Description: ENEE408G is an
introductory course on multimedia signal processing bringing real-world
design experience to students using state-of-the-art multimedia software and
hardware. Each week there will be one 75-min lecture and three-hour design
lab (see below). Lectures will provide basic theories and principles on
multimedia compression, processing, communications, security, and
Lab Design Projects: There are four design labs elements on fundamental multimedia issues employing the state-of-the-art technologies on digital image, video, audio processing and speech recognition.
Color coordinates, visual perception, image enhancement & compression, and digital photograph.
Video capturing, motion estimation/compensation, video codec, content-based indexing and database, scene change detection, and video conferencing.
Speech analysis, coding, synthesis, recognition, and speech-enabled human-computer interface.
Perceptual audio compression, watermarking, synthetic audio, and digital rights management.
Final Design Project: This is a team-based project on designing and implementing multimedia signal processing systems. Each student team will emulate a high-tech company that will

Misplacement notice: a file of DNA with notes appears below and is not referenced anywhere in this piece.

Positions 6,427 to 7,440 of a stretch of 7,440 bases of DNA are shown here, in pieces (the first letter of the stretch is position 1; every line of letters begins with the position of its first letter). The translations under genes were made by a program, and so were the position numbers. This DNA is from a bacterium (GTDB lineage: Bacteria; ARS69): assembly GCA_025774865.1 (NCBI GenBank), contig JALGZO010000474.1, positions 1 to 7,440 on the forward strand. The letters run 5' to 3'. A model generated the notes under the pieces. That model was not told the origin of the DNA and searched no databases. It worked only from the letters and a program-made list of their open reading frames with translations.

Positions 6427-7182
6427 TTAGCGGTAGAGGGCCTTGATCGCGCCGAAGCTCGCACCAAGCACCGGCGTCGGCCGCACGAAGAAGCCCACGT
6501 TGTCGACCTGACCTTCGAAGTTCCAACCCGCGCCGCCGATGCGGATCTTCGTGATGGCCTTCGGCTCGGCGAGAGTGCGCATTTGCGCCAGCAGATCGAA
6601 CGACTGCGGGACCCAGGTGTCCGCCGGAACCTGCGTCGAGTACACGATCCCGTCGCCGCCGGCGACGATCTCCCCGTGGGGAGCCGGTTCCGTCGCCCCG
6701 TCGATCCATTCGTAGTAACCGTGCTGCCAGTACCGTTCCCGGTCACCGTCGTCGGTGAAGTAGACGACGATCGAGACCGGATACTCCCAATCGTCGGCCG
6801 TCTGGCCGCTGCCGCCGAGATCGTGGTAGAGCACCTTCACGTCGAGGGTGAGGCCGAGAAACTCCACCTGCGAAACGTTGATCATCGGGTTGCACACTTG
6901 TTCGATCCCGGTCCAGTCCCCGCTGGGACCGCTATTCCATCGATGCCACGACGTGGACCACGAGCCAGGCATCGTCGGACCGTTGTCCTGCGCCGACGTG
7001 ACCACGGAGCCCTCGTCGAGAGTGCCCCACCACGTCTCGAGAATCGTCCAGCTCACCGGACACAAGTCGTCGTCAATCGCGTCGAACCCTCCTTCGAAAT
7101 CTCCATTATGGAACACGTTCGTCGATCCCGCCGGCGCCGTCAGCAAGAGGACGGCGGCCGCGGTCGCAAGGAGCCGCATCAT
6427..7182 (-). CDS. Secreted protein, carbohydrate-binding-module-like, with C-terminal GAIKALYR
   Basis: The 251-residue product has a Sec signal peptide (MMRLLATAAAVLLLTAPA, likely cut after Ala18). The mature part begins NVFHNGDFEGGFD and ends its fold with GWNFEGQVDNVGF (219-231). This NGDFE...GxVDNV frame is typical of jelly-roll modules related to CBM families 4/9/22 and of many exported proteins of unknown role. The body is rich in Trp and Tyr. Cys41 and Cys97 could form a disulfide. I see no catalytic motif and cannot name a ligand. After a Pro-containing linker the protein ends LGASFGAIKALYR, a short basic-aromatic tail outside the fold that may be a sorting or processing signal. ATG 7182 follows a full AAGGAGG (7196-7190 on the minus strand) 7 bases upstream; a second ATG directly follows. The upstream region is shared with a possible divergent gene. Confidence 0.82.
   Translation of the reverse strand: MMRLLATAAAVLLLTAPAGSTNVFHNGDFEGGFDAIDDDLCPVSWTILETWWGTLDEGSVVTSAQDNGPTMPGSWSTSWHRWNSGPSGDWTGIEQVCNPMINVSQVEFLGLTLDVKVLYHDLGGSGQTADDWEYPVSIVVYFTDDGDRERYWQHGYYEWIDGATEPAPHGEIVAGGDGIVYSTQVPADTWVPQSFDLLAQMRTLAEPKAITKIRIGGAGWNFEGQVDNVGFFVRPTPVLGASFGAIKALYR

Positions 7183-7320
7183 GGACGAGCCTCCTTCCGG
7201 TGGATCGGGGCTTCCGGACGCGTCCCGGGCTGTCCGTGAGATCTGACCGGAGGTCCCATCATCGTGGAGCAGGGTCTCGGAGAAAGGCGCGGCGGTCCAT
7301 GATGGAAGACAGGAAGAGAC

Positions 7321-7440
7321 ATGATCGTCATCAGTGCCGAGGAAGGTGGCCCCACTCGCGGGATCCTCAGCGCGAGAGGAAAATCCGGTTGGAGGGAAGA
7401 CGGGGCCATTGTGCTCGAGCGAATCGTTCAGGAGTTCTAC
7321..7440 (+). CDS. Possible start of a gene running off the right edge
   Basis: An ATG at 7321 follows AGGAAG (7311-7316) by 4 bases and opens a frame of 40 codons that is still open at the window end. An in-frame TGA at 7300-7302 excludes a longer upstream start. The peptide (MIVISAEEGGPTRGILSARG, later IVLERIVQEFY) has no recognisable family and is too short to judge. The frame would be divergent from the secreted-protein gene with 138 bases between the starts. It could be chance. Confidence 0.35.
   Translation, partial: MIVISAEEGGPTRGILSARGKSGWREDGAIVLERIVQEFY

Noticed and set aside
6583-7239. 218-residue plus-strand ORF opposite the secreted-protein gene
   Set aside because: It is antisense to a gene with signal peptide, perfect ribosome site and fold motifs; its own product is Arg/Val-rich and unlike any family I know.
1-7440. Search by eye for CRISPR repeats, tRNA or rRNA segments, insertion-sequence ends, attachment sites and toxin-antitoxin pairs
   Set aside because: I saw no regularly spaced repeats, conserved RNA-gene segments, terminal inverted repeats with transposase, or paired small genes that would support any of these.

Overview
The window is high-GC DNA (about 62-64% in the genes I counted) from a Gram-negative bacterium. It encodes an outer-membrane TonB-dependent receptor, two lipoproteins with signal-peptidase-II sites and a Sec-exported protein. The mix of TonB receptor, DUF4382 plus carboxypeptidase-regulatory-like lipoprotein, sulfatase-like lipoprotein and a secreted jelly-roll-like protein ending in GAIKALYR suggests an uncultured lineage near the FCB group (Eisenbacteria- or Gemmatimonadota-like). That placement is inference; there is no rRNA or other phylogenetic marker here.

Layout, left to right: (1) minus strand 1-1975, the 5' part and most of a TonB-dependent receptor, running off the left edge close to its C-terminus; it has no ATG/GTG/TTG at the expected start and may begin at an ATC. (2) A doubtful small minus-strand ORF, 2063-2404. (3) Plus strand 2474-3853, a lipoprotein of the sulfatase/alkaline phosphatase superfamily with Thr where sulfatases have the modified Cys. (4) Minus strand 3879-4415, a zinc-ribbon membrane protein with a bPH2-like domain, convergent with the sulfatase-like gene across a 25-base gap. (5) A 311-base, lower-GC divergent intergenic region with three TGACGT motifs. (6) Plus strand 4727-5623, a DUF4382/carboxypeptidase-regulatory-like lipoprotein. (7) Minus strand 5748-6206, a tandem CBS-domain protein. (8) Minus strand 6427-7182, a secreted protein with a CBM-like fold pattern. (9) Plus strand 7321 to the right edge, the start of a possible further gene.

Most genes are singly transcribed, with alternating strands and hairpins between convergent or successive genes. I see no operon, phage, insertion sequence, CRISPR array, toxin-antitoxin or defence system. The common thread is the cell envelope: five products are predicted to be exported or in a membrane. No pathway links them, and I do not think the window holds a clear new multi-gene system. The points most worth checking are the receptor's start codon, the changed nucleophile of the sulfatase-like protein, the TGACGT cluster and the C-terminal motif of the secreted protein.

|Prerequisite: ENEE425 or 420 or with instructor’s approval; and programming skills in MATLAB and C/C++.|
Prof. Min Wu, Electrical and Computer Engineering Department
Office: 2457 A. V. Williams, (Tel) 301 - 405 - 0401
Office Hours: 3:30pm - 5:00pm, Wednesday, or by email appointment
Hung-Quoc Lai, Electrical and Computer Engineering Department
Office Hours: 5:00pm - 7:00 pm, Thursday, AVW 2446 (Jasmine Lab)
* The grade of design project 4 [A] weights 12% of the final grade. The grade of project 4 includes 8% for technical elements and 4% on the engineering ethics. This part consists of an ethics essay (follows Part IV: Digital Rights Protection of Multimedia and related Ethics Issues for Engineers) and an ethics assignment (follows Ethics in Engineering session on Wednesday 04/04).
Academic dishonesty will not be tolerated. The University Code of Academic Integrity, which can be found at http://www.inform.umd.edu/CampusInfo/Departments/JPO/ prohibits students from committing the following acts of academic dishonesty: cheating, fabrication, facilitating academic dishonesty, and plagiarism. Academic dishonesty in this class includes outright copying on homework; however, discussing homework problems and exchanging tips is permissible and also encouraged. If there are any take-home exams, discussing the material with anyone, inside or outside of the class, is considered academic dishonesty. Instances of academic dishonesty will be referred to Office of Judicial Programs.